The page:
Tag: Pop Culture Travel
by Rolf Potts, Kristin Van Tassel | 11.11.10 | 11:17 AM ET
Rolf Potts and Kristin Van Tassel discuss travel fiction and their essay, Sons of "The Beach"
by Eva Holland | 11.08.10 | 2:38 PM ET
When I first wrote about “Due Date” a few months back, I compared it to the 1980s road trip classic, “Planes, Trains and Automobiles.” Now that the movie has arrived in theaters, many critics are drawing the same parallel—but the new flick, starring Robert Downey Jr. and Zach Galifianakis, just doesn’t hold up when compared with “Planes, Trains.”
New York Magazine’s David Edelstein describes “a premise so wrung-out I’m bored recounting it—two viscerally mismatched people thrown together on a desperate road trip,” and the Christian Science Monitor’s Peter Rainer suggests that “if the comic premise of this film appeals to you, you’d be better off renting ‘Planes, Trains and Automobiles’.” Over at Slate, Dana Stevens adds: “It’s not that a reworking of this familiar material couldn’t be made funny again, but it would take a lot more imagination than this movie, directed by dude-comedy auteur Todd Phillips (‘Road Trip,’ ‘Old School,’ ‘The Hangover’), seems willing to put in.”
I caught the movie this weekend, too, and I was not impressed. The drive from Atlanta to L.A.—a road trip with plenty of potential—provided only a few miserly scenic shots, and while there was a handful of good laughs, too many of the jokes fell flat. I’ll give David Edelstein the last word:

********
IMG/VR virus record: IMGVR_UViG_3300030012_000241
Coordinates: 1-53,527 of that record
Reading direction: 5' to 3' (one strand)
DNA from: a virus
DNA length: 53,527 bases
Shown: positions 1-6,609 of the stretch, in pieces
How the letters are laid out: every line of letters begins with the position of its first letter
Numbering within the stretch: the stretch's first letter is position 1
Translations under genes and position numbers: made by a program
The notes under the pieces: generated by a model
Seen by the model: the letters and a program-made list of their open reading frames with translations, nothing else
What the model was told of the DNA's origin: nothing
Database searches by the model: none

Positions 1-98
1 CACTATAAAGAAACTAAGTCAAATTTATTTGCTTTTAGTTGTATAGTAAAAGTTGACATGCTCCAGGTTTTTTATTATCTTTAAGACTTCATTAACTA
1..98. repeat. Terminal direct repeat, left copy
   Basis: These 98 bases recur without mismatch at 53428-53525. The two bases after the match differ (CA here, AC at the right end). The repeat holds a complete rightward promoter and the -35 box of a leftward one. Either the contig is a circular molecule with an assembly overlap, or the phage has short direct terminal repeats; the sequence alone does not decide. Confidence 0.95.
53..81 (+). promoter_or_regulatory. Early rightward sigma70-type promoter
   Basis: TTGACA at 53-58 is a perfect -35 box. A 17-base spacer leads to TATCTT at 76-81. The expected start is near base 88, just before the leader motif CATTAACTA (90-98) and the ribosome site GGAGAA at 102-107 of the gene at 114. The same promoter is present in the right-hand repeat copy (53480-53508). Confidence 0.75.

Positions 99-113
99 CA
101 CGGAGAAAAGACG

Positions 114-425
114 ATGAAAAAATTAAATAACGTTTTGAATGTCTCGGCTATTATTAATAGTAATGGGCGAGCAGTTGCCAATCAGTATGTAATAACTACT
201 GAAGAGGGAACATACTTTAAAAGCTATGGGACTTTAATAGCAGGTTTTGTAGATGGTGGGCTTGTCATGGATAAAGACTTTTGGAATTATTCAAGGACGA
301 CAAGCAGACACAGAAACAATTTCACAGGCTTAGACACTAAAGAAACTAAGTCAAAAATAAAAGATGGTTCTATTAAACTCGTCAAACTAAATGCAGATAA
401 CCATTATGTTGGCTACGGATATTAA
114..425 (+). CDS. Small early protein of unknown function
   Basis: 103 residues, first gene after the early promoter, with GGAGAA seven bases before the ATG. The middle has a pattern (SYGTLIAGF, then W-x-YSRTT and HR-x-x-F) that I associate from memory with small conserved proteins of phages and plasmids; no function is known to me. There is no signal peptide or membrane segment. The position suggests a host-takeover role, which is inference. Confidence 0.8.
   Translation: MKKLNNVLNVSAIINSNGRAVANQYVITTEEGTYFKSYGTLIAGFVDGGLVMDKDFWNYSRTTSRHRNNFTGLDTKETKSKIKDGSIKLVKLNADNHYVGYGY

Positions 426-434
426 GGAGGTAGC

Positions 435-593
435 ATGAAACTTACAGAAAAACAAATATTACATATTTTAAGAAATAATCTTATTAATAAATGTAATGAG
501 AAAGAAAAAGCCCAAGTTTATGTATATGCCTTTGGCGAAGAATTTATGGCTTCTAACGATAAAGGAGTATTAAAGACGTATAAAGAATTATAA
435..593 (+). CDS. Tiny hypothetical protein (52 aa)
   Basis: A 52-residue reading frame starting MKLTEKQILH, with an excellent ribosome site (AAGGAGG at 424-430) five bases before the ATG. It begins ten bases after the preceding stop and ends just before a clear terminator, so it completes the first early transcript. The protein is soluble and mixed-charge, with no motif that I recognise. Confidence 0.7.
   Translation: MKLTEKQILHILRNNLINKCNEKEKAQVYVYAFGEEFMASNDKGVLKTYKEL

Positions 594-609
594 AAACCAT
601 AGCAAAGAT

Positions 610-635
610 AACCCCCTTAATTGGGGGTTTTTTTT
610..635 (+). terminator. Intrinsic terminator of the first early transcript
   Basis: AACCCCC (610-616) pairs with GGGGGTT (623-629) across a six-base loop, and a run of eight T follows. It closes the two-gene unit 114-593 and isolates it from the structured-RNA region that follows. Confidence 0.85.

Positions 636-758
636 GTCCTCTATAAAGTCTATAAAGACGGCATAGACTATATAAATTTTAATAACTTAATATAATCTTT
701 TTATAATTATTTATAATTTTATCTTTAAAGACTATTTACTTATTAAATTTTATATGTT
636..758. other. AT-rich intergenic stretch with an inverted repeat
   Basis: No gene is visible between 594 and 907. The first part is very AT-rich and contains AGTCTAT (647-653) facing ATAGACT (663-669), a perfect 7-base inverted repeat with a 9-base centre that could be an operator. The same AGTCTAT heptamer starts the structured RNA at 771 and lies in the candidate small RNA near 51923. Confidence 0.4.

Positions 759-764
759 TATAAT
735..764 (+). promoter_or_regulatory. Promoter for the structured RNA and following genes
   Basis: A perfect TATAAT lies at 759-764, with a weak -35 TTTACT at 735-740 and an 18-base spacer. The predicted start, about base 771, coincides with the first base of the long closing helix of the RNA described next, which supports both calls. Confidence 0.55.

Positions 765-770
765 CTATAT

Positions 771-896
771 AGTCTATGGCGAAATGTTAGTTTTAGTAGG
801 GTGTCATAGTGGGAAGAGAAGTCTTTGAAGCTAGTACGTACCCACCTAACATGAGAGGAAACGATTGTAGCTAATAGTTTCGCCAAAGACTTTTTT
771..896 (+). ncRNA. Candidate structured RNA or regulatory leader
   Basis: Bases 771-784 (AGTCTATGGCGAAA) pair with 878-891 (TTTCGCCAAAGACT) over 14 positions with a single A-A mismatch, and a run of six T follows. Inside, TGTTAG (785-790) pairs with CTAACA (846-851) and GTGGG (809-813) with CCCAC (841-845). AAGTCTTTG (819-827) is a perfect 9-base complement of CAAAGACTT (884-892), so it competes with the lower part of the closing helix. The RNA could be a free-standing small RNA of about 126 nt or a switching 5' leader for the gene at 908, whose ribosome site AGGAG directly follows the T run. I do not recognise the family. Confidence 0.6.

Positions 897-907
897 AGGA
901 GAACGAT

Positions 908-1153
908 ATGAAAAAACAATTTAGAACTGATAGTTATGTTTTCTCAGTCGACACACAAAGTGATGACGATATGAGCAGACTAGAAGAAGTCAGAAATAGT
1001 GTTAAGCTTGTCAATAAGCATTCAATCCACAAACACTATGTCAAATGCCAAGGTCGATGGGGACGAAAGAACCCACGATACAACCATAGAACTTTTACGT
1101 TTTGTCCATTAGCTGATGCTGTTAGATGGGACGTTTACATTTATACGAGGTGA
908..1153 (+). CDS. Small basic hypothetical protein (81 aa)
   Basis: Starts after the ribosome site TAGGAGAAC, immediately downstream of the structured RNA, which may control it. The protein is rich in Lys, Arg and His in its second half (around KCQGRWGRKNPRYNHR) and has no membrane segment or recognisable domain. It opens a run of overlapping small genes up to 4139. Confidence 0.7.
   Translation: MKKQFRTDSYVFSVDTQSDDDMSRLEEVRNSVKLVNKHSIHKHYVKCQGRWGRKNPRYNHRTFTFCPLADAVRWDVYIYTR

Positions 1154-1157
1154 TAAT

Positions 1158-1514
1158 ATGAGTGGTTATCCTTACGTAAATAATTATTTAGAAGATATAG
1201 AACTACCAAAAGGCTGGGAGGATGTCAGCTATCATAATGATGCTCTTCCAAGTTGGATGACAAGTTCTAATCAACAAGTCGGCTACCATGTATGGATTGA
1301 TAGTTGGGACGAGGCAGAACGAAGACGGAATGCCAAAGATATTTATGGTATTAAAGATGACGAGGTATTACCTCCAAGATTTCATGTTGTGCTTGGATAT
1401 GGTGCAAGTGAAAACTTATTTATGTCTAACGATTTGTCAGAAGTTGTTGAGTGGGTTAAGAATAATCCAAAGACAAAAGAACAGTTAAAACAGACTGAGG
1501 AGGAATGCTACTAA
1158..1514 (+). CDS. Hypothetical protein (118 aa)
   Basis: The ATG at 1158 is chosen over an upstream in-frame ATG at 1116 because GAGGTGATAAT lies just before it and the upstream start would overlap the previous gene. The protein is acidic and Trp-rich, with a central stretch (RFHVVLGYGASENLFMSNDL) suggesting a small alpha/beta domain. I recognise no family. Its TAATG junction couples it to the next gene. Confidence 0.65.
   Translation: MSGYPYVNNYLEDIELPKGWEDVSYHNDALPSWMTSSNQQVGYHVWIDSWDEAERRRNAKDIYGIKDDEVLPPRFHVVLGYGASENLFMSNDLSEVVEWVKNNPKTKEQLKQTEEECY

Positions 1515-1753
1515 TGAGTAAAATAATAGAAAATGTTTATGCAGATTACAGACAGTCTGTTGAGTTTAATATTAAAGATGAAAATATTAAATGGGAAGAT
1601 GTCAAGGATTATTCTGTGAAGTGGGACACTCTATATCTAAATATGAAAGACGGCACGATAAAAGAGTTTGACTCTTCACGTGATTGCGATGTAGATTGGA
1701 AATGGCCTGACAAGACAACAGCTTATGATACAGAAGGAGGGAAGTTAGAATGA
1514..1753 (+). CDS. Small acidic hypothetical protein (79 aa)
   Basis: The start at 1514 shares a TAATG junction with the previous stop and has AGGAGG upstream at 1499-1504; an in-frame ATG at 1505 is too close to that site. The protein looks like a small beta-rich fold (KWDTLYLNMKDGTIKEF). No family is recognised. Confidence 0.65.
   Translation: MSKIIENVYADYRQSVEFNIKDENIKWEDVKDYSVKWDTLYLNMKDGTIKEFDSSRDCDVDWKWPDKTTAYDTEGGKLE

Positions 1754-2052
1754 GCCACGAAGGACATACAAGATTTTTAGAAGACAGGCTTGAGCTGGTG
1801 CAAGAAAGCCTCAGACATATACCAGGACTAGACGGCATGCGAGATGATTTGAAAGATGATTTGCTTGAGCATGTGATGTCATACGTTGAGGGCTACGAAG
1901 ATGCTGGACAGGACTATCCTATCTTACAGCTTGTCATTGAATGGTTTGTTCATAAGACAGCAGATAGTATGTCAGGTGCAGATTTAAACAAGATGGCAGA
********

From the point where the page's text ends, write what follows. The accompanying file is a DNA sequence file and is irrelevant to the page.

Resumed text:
At journey’s end, though, “Due Date” is less than exhilarating. It’s still a formula mismatched buddy movie that goes nowhere you haven’t been, happy to hug the Interstate, willfully oblivious to other roads and a more surprising—and even more riotous—world elsewhere.
by Eva Holland | 11.05.10 | 12:48 PM ET
There’s a new travel-themed reality TV show in the works from “Survivor” producer Mark Burnett. “Expedition Impossible” will follow several three-person teams as they tackle challenges and solve problems while traveling through the wilderness areas of the world—Burnett calls it “an epic Indiana Jones-style experience.” So, fedoras and leather jackets all around? The show will air on ABC.